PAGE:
Like other patients, those who have had surgery may need some encouragement to overcome long-standing fears that exercise will worsen their back problems, and education to convince them of its potential benefits.
The Clinical Art
Designing the exercise prescription that is best for each individual who has low-back pain remains something of a clinical art. In most cases, both aerobic and back-specific components will be included in the program. Any safe activity that mobilizes the patient (such as walking) will be useful for the aerobic component in the vast majority of cases. A lumbar stabilization program alone or in addition to flexion or extension exercises can help increase strength, flexibility, and stability of the back musculature. Efforts to characterize and correct the specific mechanical dysfunction responsible for the patient's pain and thereby targeting therapy will often be rewarded, giving patients the opportunity to recover lost function and comfort in their daily lives.
This article was prepared by contributing editor Carl Sherman.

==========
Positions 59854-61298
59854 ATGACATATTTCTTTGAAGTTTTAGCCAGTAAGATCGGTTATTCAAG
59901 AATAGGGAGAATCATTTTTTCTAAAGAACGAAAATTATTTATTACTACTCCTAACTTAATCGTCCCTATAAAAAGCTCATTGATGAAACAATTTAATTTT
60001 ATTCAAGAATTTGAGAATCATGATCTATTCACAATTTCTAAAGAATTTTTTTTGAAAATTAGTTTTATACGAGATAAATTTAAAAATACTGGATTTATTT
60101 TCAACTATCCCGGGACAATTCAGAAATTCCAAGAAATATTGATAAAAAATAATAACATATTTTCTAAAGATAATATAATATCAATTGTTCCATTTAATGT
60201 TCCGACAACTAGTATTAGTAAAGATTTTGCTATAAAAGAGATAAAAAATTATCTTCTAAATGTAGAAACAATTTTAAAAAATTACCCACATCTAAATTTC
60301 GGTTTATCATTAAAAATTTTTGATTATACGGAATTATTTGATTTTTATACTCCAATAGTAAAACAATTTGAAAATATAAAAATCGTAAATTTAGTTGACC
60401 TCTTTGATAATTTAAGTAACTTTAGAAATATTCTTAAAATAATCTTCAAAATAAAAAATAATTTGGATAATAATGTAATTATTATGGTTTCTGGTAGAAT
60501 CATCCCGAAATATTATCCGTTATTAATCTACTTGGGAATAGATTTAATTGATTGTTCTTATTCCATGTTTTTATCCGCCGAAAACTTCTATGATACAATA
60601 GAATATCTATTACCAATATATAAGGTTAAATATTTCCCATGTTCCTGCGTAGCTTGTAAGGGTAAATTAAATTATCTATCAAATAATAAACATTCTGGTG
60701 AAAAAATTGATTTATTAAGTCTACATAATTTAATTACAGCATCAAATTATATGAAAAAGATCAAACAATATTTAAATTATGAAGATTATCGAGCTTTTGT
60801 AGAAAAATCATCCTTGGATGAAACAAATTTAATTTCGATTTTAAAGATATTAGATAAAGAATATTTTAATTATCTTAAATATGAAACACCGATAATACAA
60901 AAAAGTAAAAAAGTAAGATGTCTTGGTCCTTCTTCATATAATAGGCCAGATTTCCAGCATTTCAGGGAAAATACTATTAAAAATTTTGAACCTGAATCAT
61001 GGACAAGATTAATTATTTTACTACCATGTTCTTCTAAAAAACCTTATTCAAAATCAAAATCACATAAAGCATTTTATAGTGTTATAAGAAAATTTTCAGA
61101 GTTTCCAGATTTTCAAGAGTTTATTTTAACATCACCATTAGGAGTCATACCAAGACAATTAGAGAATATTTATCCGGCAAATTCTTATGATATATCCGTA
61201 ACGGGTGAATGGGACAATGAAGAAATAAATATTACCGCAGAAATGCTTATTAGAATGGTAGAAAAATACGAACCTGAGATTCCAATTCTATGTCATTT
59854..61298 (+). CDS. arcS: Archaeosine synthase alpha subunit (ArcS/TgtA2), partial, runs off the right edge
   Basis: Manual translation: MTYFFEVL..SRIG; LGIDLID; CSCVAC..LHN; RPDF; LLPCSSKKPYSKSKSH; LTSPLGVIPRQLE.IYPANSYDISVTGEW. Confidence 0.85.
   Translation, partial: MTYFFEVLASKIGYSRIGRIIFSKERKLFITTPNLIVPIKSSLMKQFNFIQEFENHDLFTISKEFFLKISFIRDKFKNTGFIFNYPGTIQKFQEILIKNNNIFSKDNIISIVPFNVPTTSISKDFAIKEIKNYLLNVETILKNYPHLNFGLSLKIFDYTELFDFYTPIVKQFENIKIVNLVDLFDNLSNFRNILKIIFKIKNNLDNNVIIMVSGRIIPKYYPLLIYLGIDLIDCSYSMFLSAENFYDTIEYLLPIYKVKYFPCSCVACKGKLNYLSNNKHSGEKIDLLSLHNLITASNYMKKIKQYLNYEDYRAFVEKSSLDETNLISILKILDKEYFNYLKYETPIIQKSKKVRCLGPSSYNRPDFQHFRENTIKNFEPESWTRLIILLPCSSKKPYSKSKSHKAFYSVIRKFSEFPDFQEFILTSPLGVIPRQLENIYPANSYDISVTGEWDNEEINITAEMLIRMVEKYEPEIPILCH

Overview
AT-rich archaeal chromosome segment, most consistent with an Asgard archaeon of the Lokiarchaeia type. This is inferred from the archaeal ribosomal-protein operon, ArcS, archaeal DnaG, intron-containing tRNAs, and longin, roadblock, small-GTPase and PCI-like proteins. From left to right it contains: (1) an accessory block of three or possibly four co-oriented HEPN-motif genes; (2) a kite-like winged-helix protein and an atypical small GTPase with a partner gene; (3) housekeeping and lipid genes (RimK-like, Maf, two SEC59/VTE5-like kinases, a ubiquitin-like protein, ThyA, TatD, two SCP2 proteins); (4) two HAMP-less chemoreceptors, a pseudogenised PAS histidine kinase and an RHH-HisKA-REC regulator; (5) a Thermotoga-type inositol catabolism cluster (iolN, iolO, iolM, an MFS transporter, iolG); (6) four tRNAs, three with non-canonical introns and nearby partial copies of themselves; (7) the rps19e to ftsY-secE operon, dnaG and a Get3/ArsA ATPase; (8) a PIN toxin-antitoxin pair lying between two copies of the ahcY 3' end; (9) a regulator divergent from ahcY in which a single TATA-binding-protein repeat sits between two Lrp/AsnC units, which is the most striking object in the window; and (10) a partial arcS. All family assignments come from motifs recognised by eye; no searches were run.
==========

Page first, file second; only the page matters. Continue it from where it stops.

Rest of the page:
Dr Shiple is director of primary care sports medicine and of the primary care sports medicine fellowship program for Crozer-Keystone Health System in Springfield, Pennsylvania. He is also an assistant clinical professor in the department of family medicine at Allegheny University of the Health Sciences in Philadelphia, Pennsylvania. Dr DiNubile is an orthopedic surgeon in private practice in Havertown, Pennsylvania. He is the director of Sports Medicine and Wellness at the Crozer-Keystone Healthplex in Springfield, Pennsylvania; a clinical assistant professor in the department of orthopedic surgery at the University of Pennsylvania in Philadelphia; and a member of the editorial board of The Physician and Sportsmedicine. Address correspondence to Brian Shiple, DO, Healthplex Medical Office Pavilion, 196 W. Sproul Rd, Ste 105, Springfield, PA 19064.